Iran’s preparation for elections could test the popularity of the ruling party.
Middle East & Africa

Iran’s preparation for elections could test the popularity of the ruling party.

On Thursday, Iran’s parliamentary election campaigns officially ended a day before the vote, which is seen as a crucial test of the popularity of the ruling religious establishment.

Workers went out early in the morning to clean the streets from posters and banners in preparation for the first Iranian elections after US President Donald Trump announced withdrawal from the nuclear deal and reimposed sanctions in 2018.

Analysts said that the turnout in the elections would be a referendum on the Islamic Republic’s leaders dealing with political and economic crises, while Iran faces increasing isolation on the international stage and resentment at home from economic difficulties.

Supreme Leader Ayatollah Ali Khamenei said the vote was a “religious duty” but some prominent politicians of the reformist movement in Iran and activists abroad have called for a boycott of the elections. “We need to launch a strong boycott campaign to respond to the regime’s oppressive policies,” said imprisoned human rights activist Narges Mohammadi from her cell in the city of Zanjan in a message posted on her husband’s Facebook page this week.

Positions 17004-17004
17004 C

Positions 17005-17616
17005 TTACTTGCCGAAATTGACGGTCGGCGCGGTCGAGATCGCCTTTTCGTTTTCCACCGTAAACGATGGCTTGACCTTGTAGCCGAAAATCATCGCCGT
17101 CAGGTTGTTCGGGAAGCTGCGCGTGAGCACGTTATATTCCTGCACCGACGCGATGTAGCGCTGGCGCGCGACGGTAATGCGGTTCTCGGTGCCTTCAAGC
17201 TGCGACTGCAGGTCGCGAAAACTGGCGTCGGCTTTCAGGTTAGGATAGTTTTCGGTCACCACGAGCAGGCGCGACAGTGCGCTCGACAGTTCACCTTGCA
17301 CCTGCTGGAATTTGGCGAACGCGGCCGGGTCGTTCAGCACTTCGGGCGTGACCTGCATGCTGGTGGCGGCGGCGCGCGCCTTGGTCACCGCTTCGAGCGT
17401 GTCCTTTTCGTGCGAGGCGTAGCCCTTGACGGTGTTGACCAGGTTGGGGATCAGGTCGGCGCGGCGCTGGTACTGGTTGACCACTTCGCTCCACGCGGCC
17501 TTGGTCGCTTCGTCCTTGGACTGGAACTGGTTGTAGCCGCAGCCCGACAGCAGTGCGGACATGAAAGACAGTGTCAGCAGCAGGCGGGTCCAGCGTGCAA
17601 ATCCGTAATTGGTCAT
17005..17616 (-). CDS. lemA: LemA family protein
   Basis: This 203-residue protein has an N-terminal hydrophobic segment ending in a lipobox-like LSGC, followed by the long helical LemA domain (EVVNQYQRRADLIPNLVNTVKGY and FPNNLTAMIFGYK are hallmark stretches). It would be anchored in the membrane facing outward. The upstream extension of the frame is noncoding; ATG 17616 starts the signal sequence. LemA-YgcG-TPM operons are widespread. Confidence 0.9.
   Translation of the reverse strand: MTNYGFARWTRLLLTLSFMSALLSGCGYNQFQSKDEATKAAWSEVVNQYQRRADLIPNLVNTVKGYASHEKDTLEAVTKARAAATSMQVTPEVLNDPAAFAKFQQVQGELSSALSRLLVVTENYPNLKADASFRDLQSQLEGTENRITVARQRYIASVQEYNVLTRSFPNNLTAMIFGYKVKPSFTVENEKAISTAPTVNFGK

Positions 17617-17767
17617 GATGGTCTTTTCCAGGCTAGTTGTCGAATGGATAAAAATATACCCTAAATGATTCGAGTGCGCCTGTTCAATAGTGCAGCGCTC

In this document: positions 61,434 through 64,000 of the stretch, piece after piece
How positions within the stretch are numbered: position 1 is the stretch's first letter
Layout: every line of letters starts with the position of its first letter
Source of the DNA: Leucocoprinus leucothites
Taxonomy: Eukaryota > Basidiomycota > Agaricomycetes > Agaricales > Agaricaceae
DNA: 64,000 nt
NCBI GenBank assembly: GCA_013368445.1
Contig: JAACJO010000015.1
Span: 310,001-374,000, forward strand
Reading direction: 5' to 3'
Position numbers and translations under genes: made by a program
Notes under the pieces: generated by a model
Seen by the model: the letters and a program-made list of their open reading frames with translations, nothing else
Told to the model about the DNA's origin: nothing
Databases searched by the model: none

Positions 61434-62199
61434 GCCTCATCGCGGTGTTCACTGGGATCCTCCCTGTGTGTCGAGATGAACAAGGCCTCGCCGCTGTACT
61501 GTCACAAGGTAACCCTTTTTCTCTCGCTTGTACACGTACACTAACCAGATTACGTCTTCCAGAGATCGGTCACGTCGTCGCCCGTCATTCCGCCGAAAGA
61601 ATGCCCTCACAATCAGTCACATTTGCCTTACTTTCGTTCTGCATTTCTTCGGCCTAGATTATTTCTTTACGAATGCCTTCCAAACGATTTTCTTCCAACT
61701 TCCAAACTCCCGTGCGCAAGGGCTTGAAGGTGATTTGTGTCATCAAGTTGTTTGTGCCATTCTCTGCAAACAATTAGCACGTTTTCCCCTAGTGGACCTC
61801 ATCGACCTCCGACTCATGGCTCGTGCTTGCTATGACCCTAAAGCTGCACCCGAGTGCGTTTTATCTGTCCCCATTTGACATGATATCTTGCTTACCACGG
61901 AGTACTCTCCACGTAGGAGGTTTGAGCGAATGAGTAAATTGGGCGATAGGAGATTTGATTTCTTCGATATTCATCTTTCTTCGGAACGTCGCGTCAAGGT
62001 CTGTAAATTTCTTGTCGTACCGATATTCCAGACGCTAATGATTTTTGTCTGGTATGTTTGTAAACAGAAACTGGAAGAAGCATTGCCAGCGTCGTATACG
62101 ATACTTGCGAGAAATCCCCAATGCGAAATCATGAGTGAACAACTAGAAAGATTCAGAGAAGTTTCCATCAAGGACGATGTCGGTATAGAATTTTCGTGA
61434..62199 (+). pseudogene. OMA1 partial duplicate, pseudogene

Iranian activists, opposition groups, and two advocates of boycotting the elections are posting heavily on social media.
The vote to choose the 290 members of parliament will have little impact on Iran’s foreign policy or nuclear policy, which Khamenei sets, and his supporters are likely to dominate parliament.

The Guardians Council, which is responsible for reviewing applications for those who want to run, refused 6850 moderates and conservatives from among the 14,000 applicants who qualified.

“We expect that 50 percent of citizens will participate in the elections,” Council spokesman Abbas Ali Kadkhadai told a televised news conference on Wednesday.

The turnout was 62 percent in the 2016 parliamentary elections and 66 percent in the 2012 elections. There are about 58 million Iranians who are eligible to vote.

While supporters of the foundation will vote for hard-line candidates, many Iranian reformists are outraged by the authorities’ handling of protests in November over high fuel prices, which quickly turned into political protests in which protesters demanded “regime change”.

Human rights groups said a campaign led by the Iranian Revolutionary Guards to quell the protests had killed hundreds and arrested thousands. Iranian authorities have accused the opponents of the Islamic Republic and foreign enemies of fomenting the unrest.

Many are also angry that a Ukrainian passenger plane was downed in January, killing all 176 people on board, mostly Iranians. After days of denial, the Revolutionary Guards claimed responsibility for the downing of the plane.

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